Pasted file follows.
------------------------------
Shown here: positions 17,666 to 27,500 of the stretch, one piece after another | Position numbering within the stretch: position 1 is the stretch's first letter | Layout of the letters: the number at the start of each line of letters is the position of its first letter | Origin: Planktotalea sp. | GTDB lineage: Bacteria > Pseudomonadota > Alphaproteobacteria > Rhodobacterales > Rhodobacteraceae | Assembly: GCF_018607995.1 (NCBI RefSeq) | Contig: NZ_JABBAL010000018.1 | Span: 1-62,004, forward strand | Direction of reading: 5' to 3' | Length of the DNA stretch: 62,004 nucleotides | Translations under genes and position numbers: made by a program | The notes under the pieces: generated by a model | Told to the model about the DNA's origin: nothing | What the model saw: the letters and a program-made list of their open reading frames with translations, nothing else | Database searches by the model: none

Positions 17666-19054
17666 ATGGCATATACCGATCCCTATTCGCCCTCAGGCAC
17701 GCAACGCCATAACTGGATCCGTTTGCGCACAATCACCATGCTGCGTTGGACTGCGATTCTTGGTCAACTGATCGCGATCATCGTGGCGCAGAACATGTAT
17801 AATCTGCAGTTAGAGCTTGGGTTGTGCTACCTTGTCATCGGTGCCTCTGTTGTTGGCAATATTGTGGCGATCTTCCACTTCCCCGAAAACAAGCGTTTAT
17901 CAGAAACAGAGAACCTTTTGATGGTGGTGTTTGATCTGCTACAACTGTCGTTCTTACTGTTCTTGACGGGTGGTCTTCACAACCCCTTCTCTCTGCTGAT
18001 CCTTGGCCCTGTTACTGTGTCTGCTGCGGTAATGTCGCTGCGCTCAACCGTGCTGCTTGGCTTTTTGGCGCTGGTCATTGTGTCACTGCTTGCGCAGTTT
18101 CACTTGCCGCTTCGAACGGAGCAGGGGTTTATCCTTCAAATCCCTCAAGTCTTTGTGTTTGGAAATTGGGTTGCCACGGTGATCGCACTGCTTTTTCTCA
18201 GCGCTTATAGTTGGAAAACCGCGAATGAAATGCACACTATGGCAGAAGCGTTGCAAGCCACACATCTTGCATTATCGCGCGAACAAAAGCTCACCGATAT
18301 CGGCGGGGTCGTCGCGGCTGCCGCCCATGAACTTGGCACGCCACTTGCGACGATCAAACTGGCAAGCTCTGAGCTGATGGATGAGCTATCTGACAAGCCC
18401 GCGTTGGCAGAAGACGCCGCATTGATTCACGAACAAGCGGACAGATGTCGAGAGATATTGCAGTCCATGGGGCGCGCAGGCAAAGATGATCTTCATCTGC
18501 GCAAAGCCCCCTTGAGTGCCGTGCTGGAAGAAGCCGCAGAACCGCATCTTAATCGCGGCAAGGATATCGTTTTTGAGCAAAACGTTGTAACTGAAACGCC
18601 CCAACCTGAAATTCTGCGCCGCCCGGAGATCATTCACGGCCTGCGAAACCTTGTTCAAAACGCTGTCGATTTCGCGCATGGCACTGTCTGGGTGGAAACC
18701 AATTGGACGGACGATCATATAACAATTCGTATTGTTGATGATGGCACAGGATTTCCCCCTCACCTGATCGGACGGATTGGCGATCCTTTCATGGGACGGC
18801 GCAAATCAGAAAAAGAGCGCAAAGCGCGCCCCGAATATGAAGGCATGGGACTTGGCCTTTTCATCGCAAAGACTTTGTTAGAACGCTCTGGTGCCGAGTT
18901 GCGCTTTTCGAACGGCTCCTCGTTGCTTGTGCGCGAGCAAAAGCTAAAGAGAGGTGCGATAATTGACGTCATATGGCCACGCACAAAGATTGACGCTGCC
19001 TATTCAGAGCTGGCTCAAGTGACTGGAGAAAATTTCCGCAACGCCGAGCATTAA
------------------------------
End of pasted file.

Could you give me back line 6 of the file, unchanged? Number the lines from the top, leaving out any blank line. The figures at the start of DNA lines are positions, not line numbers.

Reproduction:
17901 CAGAAACAGAGAACCTTTTGATGGTGGTGTTTGATCTGCTACAACTGTCGTTCTTACTGTTCTTGACGGGTGGTCTTCACAACCCCTTCTCTCTGCTGAT